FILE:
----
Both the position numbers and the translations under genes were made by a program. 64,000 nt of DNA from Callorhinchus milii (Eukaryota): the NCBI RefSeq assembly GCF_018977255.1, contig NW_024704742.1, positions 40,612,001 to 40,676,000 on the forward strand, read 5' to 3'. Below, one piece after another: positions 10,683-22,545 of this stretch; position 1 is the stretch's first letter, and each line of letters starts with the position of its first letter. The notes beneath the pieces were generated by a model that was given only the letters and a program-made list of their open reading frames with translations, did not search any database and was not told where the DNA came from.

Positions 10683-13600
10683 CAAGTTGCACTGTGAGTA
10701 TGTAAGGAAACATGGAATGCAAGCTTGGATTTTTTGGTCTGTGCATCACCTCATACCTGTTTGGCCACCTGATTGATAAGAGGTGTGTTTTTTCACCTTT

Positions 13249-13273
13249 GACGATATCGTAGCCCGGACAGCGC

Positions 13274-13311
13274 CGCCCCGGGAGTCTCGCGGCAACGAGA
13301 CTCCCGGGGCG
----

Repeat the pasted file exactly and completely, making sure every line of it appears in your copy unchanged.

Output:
Both the position numbers and the translations under genes were made by a program. 64,000 nt of DNA from Callorhinchus milii (Eukaryota): the NCBI RefSeq assembly GCF_018977255.1, contig NW_024704742.1, positions 40,612,001 to 40,676,000 on the forward strand, read 5' to 3'. Below, one piece after another: positions 10,683-22,545 of this stretch; position 1 is the stretch's first letter, and each line of letters starts with the position of its first letter. The notes beneath the pieces were generated by a model that was given only the letters and a program-made list of their open reading frames with translations, did not search any database and was not told where the DNA came from.

Positions 10683-13600
10683 CAAGTTGCACTGTGAGTA
10701 TGTAAGGAAACATGGAATGCAAGCTTGGATTTTTTGGTCTGTGCATCACCTCATACCTGTTTGGCCACCTGATTGATAAGAGGTGTGTTTTTTCACCTTT

Positions 13249-13273
13249 GACGATATCGTAGCCCGGACAGCGC

Positions 13274-13311
13274 CGCCCCGGGAGTCTCGCGGCAACGAGA
13301 CTCCCGGGGCG